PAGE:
Whatmore recalls ‘extreme’ Pakistan tour


Zimbabwe head coach Dav Whatmore used to live in Lahore when he coached Pakistan a few years ago, but Zim's recent historic tour to the country what a vastly different experience, with guns and guards everywhere.

Whatmore, an Australian, described the two-week tour, which went ahead controversially due to safety concerns, saying that he and the team experienced what a visiting head of State might do, with convoys and helicopters hovering.

Whatmore told Cricinfo: "In the hotel, we had the whole fourth floor. Pakistan was on the third floor. Nice hotel. But you would sometimes have to excuse yourself in the corridor to get past security.

"And there were, I think, four different agencies. You had to walk around people to get to another room or go down to breakfast.

"[We] probably got to experience what Barack Obama might go through, or any visiting head of state. I counted at least 24 vehicles in front of the bus. We always travelled in a convoy, and there were three buses – one like a decoy bus.

Similar [number of vehicles] at the back. And then two on either side of us. And all the streets were just shut. And we had two helicopters as well. You'd be looking around during training and you could see them flying over.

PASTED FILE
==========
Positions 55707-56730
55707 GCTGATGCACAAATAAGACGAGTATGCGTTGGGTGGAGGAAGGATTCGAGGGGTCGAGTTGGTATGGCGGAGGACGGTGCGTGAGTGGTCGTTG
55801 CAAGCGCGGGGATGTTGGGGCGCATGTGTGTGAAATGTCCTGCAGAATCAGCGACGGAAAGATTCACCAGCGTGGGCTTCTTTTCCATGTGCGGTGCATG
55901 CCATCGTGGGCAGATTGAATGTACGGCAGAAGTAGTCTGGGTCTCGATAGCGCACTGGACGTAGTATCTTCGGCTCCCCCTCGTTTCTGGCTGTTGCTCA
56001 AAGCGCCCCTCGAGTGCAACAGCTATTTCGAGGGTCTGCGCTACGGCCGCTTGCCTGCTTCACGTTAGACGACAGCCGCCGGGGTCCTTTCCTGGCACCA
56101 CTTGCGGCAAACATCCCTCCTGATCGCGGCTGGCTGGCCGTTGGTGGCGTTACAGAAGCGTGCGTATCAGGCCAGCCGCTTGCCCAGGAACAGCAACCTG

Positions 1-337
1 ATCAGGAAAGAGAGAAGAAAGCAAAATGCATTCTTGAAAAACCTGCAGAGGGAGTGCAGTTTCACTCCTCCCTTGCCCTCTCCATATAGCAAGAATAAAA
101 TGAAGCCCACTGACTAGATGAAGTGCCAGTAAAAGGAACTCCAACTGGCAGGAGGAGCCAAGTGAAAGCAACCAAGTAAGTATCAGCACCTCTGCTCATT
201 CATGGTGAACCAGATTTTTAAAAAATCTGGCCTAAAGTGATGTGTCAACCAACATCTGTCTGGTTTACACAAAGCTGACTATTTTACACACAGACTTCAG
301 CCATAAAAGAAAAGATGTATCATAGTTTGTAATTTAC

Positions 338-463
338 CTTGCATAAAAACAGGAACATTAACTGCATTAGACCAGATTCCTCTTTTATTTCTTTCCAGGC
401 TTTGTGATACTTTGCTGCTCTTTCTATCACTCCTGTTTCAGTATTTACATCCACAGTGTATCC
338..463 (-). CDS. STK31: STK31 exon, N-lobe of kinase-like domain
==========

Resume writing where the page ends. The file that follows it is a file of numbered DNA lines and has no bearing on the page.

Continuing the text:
"Coordinating that is not an easy thing. You can't make a late decision to go somewhere. Training was always set in stone. Cancelling something was not a problem, but to add anything was almost impossible.

"The only time we saw people out in the streets was when you went to the ground for games, and it was packed – 25,000 or whatever. But everything else was deserted. It was incredible. It was extremes."

Security was so high because of the terror attack on the Sri Lanka team bus six years ago, in 2009, after which all international cricket to Pakistan was suspended. Zimbabwe were the first full member side to go there since.

Whatmore said he could feel how much the tour meant to the home fans, and even to the players, many of whom had never played an international match on home soil.

He explained: "I have to say, it was really wonderful to see that very first T20 match, when the anthems were playing, everyone in that packed stadium was singing that Pakistan anthem. Really moving stuff.

"And everyone was making the same comment to us: "Thank you very much, this is fantastic." Even the Pakistan players, when they were interviewed, always would make it a point to thank Zimbabwe for coming along.

"During the games the ground announcer would also start a chant of 'Zimbabwe' and then the whole crowd would get involved. Amazing."